Clearly, the vulnerability that Clyne was referring to in the AFR article is the roll-over risk relating to the banks’ heavy offshore funding, which came to the fore during the GFC when the banks were unable to refinance their maturing wholesale borrowings. This necessitated extensive Government (taxpayer) support in the form of: (1) the wholesale funding guarantee; and (2) unprecedented liquidity support from the RBA via the repo market, which ensured that the banks remained solvent and credit continued to flow into the Australian economy (mostly housing). Let’s also not forget that the Government provided support to the asset-side of the banks’ balance sheets – i.e. the home values providing collateral against mortgages – via the temporary increase to the first-home buyer’s grant and the temporary relaxation of the rules on foreign ownership of residential property.

The extend of taxpayer support provided to Australia’s banks is evident from the below IMF chart, showing that the Australian Government guaranteed the second highest level of debt in the developed world behind Ireland.

Whilst these Government interventions worked well to reflate the housing/credit bubble after the GFC, we now appear to have reached a situation where the banks are facing difficulty growing their offshore borrowings. In spite of Clyne’s prediction that Australia’s banks would increase their foreign borrowings to $300 billion annually over the next decade, earlier reports suggest that the banks will be loath to raise additional offshore funds as this could put their prized AA credit ratings at risk. Each of the big four banks are amongst the world’s heaviest issuers of wholesale debt and they are already in the sights of regulators, ratings agencies and investors for their heavy reliance on wholesale money markets.

So unless the banks can replace this funding with another source, their ability to support further house price growth appears to be limited. And without continued increases in debt issuance, there is little prospect of continued growth of housing values. A prolonged period of price stagnation, therefore, appears to be the best case outcome for the Australian housing market.

Cheers Leith

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Unconventional Economist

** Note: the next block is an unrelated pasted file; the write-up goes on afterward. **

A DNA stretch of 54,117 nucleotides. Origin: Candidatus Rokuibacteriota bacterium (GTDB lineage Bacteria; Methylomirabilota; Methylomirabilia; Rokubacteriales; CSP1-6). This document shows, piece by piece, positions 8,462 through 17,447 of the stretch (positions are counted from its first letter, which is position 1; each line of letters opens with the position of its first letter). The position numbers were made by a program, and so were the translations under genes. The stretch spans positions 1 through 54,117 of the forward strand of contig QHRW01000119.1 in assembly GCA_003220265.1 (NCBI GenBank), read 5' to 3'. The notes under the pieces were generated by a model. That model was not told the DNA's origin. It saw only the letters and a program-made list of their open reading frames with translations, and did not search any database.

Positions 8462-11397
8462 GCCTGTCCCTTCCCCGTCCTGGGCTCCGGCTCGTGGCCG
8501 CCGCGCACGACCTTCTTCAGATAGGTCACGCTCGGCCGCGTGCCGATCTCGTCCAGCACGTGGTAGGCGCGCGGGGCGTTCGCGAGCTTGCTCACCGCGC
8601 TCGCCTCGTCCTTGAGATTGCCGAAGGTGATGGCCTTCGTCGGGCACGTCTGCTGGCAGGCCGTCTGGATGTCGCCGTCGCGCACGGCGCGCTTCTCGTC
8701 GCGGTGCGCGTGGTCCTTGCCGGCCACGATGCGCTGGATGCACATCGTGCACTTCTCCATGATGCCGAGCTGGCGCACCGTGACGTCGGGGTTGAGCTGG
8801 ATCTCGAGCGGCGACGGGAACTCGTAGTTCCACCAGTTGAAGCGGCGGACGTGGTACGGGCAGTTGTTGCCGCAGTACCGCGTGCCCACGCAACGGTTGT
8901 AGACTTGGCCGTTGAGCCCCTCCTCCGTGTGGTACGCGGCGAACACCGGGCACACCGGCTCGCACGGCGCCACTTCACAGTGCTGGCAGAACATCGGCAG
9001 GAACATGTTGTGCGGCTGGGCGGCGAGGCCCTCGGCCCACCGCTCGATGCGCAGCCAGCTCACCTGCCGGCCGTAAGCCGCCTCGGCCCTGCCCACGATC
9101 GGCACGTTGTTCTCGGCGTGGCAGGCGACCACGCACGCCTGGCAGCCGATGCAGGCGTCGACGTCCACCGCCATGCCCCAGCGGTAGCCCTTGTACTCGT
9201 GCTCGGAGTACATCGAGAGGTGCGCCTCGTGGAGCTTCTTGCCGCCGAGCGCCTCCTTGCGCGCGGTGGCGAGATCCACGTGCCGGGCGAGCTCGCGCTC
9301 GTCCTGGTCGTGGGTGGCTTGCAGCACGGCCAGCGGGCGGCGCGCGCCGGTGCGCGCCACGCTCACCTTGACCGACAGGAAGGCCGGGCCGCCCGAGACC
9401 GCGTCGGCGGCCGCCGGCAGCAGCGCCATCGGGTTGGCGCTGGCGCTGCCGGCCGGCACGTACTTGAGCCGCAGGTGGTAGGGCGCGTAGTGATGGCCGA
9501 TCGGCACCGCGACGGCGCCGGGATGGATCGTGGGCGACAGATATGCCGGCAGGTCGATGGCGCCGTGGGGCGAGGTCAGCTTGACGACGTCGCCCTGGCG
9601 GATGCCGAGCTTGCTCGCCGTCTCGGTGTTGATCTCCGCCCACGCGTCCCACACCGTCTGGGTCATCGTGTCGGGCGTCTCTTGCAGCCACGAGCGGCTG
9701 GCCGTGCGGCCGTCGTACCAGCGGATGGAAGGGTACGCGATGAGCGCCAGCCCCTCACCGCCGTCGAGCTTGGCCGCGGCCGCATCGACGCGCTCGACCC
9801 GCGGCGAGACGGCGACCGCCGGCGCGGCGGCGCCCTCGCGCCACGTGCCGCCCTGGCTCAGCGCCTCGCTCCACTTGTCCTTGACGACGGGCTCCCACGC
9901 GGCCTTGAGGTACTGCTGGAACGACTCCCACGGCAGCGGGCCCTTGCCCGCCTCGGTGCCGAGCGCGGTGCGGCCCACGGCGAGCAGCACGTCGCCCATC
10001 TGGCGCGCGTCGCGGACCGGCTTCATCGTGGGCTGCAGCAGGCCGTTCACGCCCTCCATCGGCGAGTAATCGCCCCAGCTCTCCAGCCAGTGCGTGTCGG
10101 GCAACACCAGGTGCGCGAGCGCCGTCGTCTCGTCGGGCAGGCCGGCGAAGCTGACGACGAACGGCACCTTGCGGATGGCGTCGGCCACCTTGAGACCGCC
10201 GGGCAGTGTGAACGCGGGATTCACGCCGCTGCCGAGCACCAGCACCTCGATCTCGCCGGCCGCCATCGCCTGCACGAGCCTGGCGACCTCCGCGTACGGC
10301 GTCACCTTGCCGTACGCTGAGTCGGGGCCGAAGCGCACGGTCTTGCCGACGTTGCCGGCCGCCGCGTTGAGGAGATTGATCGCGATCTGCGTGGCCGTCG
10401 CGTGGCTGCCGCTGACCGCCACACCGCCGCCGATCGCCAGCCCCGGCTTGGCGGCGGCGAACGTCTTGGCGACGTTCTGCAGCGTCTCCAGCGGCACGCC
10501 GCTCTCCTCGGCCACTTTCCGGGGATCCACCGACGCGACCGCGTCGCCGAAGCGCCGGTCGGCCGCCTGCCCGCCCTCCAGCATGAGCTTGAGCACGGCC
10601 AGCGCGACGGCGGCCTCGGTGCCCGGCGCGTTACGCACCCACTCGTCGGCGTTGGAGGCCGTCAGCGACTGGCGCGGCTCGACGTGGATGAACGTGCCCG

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Comments

  1. The_Mainlander

    So, they rivers of off-shore gold are turning to lead as the weight of our foreign dependency now becomes clear.

    The NAB waving this flag is of no surprise their CEO was waving the flag about the other banks’ having too big a retail mortgage book.

    And the NAB have been focusing on Business Lending… to a point.

    Looks like we a are firmly headed for correction and you have to wonder if the big off-shore money started to slow down what the communication loop of this change could bring.

    It may will bring an abrupt halt to foreign cash being sent our way… there certainly is less cash washing around these days excluding the USA Peso.

    Leith, you suggest a “A prolonged period of price stagnation…” I think you may well be being kind.

    If the off-shore funding which I think is at circa 60% did start to dry up that would be a catastrophic hard landing!

    Complete Australian property implosion, negative equity and serious bankruptcy on a scale not seen in Australia since 1890 when we had the worlds most expensive land in Melbourne! (Fact: 1891 economic bust – link to Wikipedia here: http://en.wikipedia.org/wiki/History_of_Melbourne)

    Let’s hope that Australia is indeed different as would ‘they’ (RE, RBA, MSM, Banks, Local Gov, Fed Gov) like us to think.

    Thanks Leith keep up the excellent work.

  2. How true about the mainstream going quiet on offshore funding problems. We wouldn’t want to scare the sheep off further credit fuelled consumption would we?

    It makes you wonder what Clyne’s motives are considering Gail Kelly’s recent claim that funding won’t be a problem.